The first Afro-Asian Conference was held at Bandung in Indonesia from 18 to 24 1955, in which, many newly independent countries of Asia and Africa were represented. On the sidelines of the conference, Premier Zhou Enlai of China put forward a proposal to the delegation from Nepal for establishing diplomatic relations between China and Nepal. Subsequently, Nepal and China agreed to establish diplomatic relations based on ’Panchsheel’ or the Five Principles of Peaceful Coexistence and it came into being on 01 August 1955. In the following year, they put ink to the Agreement on Maintaining Friendly Relations between the People’s Republic of China and the Kingdom of Nepal and the Agreement on Trade and Intercourse between the Tibet Region of China and Nepal (Sharma 2018).

The Agreement was signed at Kathmandu on 20 September 1956 and came into force for eight years, with the proviso to extend it with appropriate negotiations. The agreement made the bilateral diplomatic ties official and opened the doors for the establishment of trade posts in each other’s territories and open the borders for religious pilgrimage (China 2000).

According to SD Muni, the Agreement of 1956 had three standout features; re-affirmation of ‘Panchsheel’, Nepal’s recognition of China’s suzerainty over Tibet and it abrogated all old treaties that existed between Nepal and China. Nepal also had to give up all rights and privileges it enjoyed in Tibet in the past and had to withdraw her military escorts from Tibet. Conclusion of the agreement was followed by reciprocal visits by both prime ministers and a revival of cultural ties between China and Nepal. While all these were happening, Nepal continued to maintain its special relations with India (Muni 1973).

The treaty led to an improvement of Sino – Nepal relations and in addition, it gave Nepal a tool to counter increasing Indian influence within Nepal. China did not lose any time in initiating, what Narayan Khadka calls as “first aid diplomacy” by providing Nepal, grants and goods worth $12.6 million. Chinese inroads into Nepal led to the rekindling of Indian and US economic and security interests in Nepal. In 1956, the shares of aid coming into Nepal were, USA 59%, India 22% and China 8%. Chinese aid started growing after 1965 and by the mid-1970s, China was the second-largest donor after India (Khadka 1992).

Chinese occupation of Tibet in 1959, led to a large number of refugees crossing over into Nepal. This was followed by Chinese troops crossing over into Nepal to take action against the so called Tibetan ‘Rebels’, which forced Nepal to look for a boundary settlement with China, at the earliest. BP Koirala became the Prime Minister of Nepal in May 1959 and immediately proposed a boundary dialogue, which was accepted by the Chinese. Dr Tulsi Giri, a minister in the Koirala government visited China for a joint meeting in October 1959, but China did not play along and there came about considerable public pressure in Nepal for adopting a firm policy against China (Muni 1973).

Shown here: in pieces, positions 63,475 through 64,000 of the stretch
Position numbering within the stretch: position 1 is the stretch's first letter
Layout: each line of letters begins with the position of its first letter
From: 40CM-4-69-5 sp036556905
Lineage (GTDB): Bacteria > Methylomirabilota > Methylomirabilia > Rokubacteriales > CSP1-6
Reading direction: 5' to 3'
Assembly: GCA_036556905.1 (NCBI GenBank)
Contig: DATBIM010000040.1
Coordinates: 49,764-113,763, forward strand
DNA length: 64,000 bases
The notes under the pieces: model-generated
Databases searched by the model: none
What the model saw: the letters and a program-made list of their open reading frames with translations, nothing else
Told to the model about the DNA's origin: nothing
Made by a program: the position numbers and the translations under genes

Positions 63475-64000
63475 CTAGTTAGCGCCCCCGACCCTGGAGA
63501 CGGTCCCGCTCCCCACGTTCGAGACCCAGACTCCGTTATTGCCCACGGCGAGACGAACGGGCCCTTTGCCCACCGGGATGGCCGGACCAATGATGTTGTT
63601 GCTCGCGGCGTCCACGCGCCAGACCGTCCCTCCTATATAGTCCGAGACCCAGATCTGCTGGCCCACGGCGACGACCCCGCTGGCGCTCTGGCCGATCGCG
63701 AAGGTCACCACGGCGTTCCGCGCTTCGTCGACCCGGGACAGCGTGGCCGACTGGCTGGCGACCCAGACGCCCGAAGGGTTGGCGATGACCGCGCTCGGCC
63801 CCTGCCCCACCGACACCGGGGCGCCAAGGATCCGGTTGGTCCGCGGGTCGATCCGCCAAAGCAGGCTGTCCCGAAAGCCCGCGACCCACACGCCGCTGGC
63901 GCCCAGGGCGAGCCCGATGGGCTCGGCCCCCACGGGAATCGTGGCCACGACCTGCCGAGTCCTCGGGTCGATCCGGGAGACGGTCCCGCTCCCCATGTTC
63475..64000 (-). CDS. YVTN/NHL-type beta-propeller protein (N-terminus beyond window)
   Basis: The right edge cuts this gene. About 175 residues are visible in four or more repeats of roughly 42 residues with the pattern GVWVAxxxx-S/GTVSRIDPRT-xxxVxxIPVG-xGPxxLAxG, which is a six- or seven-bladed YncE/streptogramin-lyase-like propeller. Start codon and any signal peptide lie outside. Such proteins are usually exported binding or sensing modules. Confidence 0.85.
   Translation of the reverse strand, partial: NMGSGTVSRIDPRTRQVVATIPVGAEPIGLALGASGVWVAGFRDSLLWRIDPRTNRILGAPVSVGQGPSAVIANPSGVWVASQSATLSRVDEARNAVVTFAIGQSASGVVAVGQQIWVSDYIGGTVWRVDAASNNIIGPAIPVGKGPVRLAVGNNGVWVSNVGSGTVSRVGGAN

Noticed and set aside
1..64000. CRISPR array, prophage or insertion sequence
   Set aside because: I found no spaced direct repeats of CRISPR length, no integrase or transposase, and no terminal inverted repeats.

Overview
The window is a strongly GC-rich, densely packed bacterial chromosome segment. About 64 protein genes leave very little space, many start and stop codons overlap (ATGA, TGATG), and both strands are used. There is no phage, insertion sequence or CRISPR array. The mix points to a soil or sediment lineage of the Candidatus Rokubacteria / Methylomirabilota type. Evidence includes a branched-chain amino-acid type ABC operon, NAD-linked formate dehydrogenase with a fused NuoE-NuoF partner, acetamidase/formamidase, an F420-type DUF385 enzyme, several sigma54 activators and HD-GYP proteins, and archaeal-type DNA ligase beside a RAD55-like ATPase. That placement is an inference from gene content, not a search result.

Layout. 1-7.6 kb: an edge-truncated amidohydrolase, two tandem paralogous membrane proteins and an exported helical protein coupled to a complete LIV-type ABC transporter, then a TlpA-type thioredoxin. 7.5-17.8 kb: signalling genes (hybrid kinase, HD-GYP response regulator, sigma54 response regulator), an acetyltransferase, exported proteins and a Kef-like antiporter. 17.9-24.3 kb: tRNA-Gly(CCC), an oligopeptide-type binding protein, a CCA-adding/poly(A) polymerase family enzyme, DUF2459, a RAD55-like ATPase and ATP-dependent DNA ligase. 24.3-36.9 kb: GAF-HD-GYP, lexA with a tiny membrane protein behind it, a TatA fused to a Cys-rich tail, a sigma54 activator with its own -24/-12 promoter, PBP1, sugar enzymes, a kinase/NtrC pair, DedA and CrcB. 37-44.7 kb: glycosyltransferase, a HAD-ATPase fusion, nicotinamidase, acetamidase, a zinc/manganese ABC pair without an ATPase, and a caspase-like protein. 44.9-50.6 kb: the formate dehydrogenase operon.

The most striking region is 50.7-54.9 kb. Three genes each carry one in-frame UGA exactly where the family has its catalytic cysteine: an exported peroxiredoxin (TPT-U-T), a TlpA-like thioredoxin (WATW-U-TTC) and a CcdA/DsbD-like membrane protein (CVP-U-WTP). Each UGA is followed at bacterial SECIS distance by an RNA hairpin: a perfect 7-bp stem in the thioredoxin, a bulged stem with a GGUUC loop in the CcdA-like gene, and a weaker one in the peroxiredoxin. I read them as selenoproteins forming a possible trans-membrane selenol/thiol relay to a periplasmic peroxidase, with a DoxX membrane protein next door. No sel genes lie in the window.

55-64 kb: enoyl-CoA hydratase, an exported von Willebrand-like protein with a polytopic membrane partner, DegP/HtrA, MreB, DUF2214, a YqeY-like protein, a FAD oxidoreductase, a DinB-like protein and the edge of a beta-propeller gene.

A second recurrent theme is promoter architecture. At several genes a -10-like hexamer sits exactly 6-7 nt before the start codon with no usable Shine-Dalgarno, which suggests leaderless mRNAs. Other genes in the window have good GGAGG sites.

BP Koirala himself led a delegation to China from 11 to 22 March 1960 and signed an agreement to resolve the boundary issue between the two countries. During the visit, the Chinese government also agreed to provide a loan for Nepal to construct a road connecting Kathmandu to Lhasa (Sharma 2018). Main features contained in the agreement on the “question of boundary between the two countries”, were as follows:-

  • The boundary was to be scientifically delineated and formally demarcated based on the existing traditional customary line. (Art. I)
  • The task of delineation and demarcation was to be performed by “a joint committee composed of an equal number of delegates from each side”. (Art. II) Broad guidelines for the committee were also laid down in the Agreement. (Art. Ill )
  • “To ensure tranquillity and friendliness on the border”, the two sides agreed to demilitarize an area of twenty kilometres from the border on their respective sides. (Art. IV )

Koirala’s visit was reciprocated by Chou En-lai from 26 to 28 April 1960, during which a treaty of ‘Peace and Friendship’ was concluded. During Koirala’s visit to China in March 1960, he had proposed for the conclusion of this treaty of Peace and Friendship, in place of a Chinese offer of a ‘unilateral non-aggression pact’, which Koirala had politely refused to sign (Muni 1973). The Treaty was comparatively of less significance than the Treaty of ‘Peace and Friendship’, signed between Nepal and India in 1950, however, Chou En-Lai commented that it was political, with greater scope than the Treaty of 1956. The Sino – Nepal Treaty was a reiteration of ‘Panchsheel’. Main issues covered in the Treaty were as follows:-

  • Settle mutual differences through peaceful negotiations.
  • Develop and further strengthen economic and cultural ties for mutual benefit.
  • Treaty was subject to ratification and was valid for 10 years.

Sino – Nepal Boundary Agreement

China and Nepal concluded a boundary treaty in 1961 (Nepal and China 1961). Article I (1) of the treaty says that,

“The Nepalese-Chinese boundary line starts from the point where the watershed between the Kali River and the Tinker River meets the watershed between the tributaries of Karnali (Mapchu) River on the one hand and the Tinker River, on the other hand, thence it runs Southeastwards along the watershed between the tributaries of the Karnali (Mapchu) River on the one hand and the Tinker River and the Seti River, on the other hand, passing through Lipudhura (Niumachisa) snowy mountain ridge and Lipudhura (Tinkerlipu) Pass to Urai (Pehlin) Pass.”